RUMPHIUS, Georg Eberhard (1627-1702)
Thesaurus Imaginum Piscium Testaceorum
Leiden: Pieter van der Aa, 1711. Folio. (17 x 10 1/2 inches). Title printed in red and black. Text in two columns. Engraved additional title, letterpress title with engraved vignette, engraved allegorical headpiece, engraved portrait of the author, and 60 engraved plates after drawings by Maria Sibylla Merian, several of the illustrations partly hand-coloured at an early date.
Expertly bound to style in half red morocco over original patterned paper covered boards.
First edition in Latin of Rumphius' Ambonese curiosity cabinet: a ground-breaking work on the marine life of the Molucca Islands and the Indonesian Archipelago with engraved plates after Maria Sibylla Merian.
Rumphius "was employed by the Dutch East India Company and spent the greater part of his life on the island of Amboina (Ambon), a small but important trading centre in the East Indies, where he conducted innumerous observations on plants and animals ... Rumphius exercised his talents in the field and amassed a wealth of information on living animals in their natural surroundings" (Dance). His Ambonese curiosity cabinet was first published in Dutch in 1705 (titled Amboinsche Rariteitkamer); the present Latin edition followed. Despite Rumphius' blindness which he developed late in life, and the fact that the work was published posthumously, "even a cursory examination ... reveals the outstanding talents of its originator; for the Amboinese Curiosity Cabinet, despite its unpromising title, is full of accurate and detailed observations on the invertebrate animals encountered by him and mollusks are given special attention ... First and foremost he was a brilliant field naturalist ... In the consistent and accurate recording of locality data, Rumphius was far ahead of his time and no less noteworthy is his attention to molluscan ecology, in which field he must be considered a pioneer" (Dance). Rumphius's original drawings were destroyed in a fire on Amboina in 1687, and by that point his blindness prohibited him from drawing new specimens himself. The plates in the posthumously published work were engraved after drawings by Maria Sybilla Merian, commissioned expressly for the work. Merian's original drawings are in the Archives of the Academy of Sciences in St. Petersburgh, attributed to her largely on the basis of a 1771 description of the collection by Johann Zacharias Uffenbach. See Wettengl for a detailed description of her drawings. "The 60 magnificent copper engravings may be separated into the following categories: crabs (12), sea-urchins & starfish (4), snails & muscles (33), and petrifications and minerals (11)" (Schuh).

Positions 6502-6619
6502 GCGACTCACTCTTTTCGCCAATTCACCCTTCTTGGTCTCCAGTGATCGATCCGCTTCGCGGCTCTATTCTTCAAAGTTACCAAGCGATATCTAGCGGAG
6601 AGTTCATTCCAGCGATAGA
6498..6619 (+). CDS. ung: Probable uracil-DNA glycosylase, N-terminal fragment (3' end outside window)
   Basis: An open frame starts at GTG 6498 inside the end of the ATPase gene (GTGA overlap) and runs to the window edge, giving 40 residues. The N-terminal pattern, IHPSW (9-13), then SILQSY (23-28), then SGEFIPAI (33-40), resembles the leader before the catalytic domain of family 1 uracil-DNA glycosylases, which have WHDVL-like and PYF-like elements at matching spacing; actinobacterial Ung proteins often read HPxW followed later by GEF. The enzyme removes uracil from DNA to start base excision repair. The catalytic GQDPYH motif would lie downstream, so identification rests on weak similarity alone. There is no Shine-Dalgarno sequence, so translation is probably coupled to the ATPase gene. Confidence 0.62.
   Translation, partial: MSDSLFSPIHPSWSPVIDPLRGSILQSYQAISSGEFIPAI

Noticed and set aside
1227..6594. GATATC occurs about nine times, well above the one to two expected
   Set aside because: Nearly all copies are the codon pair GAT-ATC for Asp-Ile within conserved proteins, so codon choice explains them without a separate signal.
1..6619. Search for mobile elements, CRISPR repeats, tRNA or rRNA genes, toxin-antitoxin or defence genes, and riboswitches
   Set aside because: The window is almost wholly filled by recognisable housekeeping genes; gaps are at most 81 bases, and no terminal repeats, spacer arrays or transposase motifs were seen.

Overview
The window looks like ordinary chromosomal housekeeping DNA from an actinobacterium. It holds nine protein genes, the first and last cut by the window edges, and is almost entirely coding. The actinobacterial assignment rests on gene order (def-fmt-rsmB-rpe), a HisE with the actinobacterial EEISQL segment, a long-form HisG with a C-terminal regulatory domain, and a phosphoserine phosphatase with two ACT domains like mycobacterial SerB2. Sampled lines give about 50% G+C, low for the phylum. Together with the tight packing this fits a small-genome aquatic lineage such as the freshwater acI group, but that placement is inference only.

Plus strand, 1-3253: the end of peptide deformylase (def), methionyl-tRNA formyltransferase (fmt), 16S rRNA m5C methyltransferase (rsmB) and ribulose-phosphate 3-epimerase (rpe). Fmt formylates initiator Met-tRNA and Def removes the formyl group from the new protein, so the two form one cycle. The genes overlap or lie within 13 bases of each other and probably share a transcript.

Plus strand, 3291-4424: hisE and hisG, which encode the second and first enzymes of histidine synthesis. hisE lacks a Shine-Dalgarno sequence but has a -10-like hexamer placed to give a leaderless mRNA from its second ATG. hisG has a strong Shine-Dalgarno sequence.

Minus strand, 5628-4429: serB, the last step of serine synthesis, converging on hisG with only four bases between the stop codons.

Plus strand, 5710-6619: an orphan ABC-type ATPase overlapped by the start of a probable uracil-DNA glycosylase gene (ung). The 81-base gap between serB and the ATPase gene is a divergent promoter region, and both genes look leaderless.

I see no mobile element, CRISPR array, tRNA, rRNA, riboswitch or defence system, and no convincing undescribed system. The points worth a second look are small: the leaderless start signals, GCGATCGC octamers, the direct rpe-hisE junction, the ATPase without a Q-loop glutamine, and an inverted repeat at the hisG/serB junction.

Dance, pp. 46-50; Landwehr VOC 592; Nissen ZBI 3250; Schuh 4212 ("very scarce"); Wettengl 161(Dutch edition).